Funny and bizarre enough to attract a cult following, “Buzzard” is also off-putting enough to keep its micro-indie cred. I think it might be the real thing.
There are some recognizable influences, like the ratty-couch ambience of early Richard Linklater and Kevin Smith, with more than a touch of James Gunn’s wacky/hostile “Super” mixed in. But for all that, it only takes a few minutes of watching “Buzzard” to suspect a stubbornly original filmmaker on the scene — namely Michigan writer-director Joel Potrykus, whose second feature this is.
We are in the world of Martin Jackitansky, a conniving slacker who seems to belong to a previous generation. He is played by an insolent actor named Joshua Burge, a hunkier version of Steve Buscemi but without Buscemi’s dramatic chops.
Martin works as a temp at a bank, where he orders office supplies and then sells them back to the local big-box store. His life is a series of pitifully small-time scams, but at least he’s got a long-term goal: developing his old Nintendo power glove into a Freddy Krueger-like weapon.
When a scheme to sign over bank reimbursement checks to himself leads Martin to suspect he might get into real trouble, he escapes to the basement of co-worker Derek (Potrykus, a deft comic performer).
The hapless Derek lives with his dad, but he’s claimed the basement as the “Party Zone,” a heroic attempt to sustain the fantasy that he has a life. He’d really like to bond with Martin, but as the latter reminds him, theirs is not an actual friendship: “We’re work friends.” Nothing discourages Derek, a wonderful character who, at the very least, deserves his own web series.
Potrykus shifts the tone when Martin flees to Detroit, as “Buzzard” takes on darker coloration. Despite the zany episodes, the movie is aware that we’re in a society that lacks a safety net for lots of people, and Martin might be one of them.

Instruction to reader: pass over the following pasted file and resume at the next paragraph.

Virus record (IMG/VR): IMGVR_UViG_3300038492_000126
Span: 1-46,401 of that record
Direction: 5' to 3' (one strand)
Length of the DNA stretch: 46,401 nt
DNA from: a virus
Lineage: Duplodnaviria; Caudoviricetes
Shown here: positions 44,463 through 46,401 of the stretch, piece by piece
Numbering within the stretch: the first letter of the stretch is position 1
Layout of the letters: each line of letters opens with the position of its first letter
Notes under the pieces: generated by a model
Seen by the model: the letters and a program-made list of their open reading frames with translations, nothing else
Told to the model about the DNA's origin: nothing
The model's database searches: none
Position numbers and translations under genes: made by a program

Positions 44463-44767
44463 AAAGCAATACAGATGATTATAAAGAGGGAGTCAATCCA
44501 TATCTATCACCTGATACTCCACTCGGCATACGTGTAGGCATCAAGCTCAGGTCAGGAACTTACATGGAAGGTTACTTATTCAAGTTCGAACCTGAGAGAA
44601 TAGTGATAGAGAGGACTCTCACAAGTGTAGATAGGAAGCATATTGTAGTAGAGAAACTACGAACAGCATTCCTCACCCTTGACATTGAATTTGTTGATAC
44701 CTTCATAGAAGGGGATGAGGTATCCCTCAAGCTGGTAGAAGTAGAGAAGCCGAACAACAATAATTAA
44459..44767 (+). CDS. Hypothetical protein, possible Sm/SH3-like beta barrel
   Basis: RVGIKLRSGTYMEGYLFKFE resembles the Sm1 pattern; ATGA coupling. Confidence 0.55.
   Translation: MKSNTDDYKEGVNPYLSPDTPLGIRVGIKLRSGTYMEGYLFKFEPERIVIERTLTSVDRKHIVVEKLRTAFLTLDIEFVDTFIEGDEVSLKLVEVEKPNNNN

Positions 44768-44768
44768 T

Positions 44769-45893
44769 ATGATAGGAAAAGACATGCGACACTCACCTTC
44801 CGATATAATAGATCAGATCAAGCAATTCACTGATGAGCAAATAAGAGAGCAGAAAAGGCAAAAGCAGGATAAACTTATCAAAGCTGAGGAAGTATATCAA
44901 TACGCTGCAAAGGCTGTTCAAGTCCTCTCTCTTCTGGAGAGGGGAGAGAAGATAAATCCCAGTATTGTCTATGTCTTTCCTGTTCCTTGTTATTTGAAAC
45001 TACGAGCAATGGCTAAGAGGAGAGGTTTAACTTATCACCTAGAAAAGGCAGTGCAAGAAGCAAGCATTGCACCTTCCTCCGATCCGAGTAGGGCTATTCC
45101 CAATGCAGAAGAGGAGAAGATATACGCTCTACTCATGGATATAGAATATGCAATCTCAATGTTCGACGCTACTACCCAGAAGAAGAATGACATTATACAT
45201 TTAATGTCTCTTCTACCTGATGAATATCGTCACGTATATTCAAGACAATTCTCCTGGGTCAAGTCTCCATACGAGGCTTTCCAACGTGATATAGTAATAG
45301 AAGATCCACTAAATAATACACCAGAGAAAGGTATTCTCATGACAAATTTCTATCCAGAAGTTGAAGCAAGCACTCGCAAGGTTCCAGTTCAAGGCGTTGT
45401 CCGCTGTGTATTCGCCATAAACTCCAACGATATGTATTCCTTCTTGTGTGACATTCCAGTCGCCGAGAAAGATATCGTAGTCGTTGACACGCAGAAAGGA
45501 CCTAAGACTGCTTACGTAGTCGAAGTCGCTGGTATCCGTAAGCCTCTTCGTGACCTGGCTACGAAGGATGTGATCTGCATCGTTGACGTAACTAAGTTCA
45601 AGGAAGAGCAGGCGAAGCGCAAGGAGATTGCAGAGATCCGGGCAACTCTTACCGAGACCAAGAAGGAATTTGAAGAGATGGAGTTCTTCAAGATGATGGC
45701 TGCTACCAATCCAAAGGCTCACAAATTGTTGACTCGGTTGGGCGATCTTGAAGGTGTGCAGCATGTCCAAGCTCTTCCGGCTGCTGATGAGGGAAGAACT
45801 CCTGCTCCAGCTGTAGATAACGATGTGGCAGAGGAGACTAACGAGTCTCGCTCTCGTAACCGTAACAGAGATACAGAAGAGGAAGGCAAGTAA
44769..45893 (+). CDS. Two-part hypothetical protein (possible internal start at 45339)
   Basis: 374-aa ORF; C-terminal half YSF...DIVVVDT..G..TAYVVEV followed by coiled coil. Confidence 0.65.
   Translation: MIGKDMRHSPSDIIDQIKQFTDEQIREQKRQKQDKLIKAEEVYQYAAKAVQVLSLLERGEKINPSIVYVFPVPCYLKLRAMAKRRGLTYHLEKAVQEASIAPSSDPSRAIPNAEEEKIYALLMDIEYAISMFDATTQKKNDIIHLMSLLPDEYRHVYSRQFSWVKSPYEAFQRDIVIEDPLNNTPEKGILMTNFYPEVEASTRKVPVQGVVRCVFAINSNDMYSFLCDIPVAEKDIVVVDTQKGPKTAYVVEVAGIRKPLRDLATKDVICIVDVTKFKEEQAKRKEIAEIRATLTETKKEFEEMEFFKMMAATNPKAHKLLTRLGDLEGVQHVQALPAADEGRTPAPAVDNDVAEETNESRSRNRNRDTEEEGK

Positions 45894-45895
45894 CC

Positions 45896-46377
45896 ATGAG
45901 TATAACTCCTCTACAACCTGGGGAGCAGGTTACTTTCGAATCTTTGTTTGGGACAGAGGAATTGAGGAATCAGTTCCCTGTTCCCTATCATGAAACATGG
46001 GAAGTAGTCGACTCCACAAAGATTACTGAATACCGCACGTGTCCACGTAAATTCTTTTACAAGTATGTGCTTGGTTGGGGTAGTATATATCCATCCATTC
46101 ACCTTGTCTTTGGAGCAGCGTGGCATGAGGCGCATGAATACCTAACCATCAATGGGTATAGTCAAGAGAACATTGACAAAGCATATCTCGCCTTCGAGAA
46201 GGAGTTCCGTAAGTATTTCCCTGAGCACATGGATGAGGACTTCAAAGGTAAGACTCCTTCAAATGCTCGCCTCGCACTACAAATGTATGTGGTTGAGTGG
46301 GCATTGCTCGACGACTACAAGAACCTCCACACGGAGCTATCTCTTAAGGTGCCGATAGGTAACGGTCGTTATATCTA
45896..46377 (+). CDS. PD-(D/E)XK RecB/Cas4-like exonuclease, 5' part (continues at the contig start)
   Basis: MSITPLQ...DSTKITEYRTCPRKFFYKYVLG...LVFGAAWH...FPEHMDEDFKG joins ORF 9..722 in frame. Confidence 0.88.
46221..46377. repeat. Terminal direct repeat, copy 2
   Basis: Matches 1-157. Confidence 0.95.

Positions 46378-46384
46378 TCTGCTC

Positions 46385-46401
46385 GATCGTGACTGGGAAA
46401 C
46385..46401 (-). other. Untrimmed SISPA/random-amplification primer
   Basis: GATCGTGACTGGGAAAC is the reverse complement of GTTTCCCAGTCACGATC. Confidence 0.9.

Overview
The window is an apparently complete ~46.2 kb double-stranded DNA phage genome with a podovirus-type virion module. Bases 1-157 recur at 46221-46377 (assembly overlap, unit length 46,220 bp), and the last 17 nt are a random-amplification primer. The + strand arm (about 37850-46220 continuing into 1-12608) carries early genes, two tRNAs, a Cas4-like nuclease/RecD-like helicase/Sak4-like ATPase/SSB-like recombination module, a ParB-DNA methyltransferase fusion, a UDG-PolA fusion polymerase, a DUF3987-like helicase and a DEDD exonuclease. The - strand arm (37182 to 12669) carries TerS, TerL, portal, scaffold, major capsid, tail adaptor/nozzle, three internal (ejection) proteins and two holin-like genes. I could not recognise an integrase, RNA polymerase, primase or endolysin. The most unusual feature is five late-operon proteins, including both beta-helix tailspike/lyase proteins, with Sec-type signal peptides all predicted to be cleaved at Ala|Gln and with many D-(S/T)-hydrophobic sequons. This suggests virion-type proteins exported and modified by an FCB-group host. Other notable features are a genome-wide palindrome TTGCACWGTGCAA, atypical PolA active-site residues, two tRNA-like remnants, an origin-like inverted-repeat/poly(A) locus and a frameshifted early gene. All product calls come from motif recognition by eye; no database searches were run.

In tracing this slacker’s descent, this film has its share of curious digressions, including two nonsensical eating scenes: Derek scarfing up Bugles off a moving treadmill (the snack food is on the treadmill, not Derek), and Martin wolfing down a plateful of spaghetti and meatballs in a long, uncomfortable take.
Those asides give the impression that Potrykus is making a lot of this up as he goes along, and maybe he is, but the confidence on display is unmistakable. If you gave this guy a bigger budget, it might not be a great idea. Scratching the American underbelly may be this director’s proper level.
“Buzzard” (3 stars)
Micro-indie from Michigan filmmaker Joel Potrykus, about a scheming slacker (Joshua Burge, a Steve Buscemi in the making) whose petty scams might get him into real trouble. This scruffy movie has its share of nonsensical digressions, but in some ways it feels like the real thing.
Rating: Not rated; probably R for violence, language
Showing: Grand Illusion theater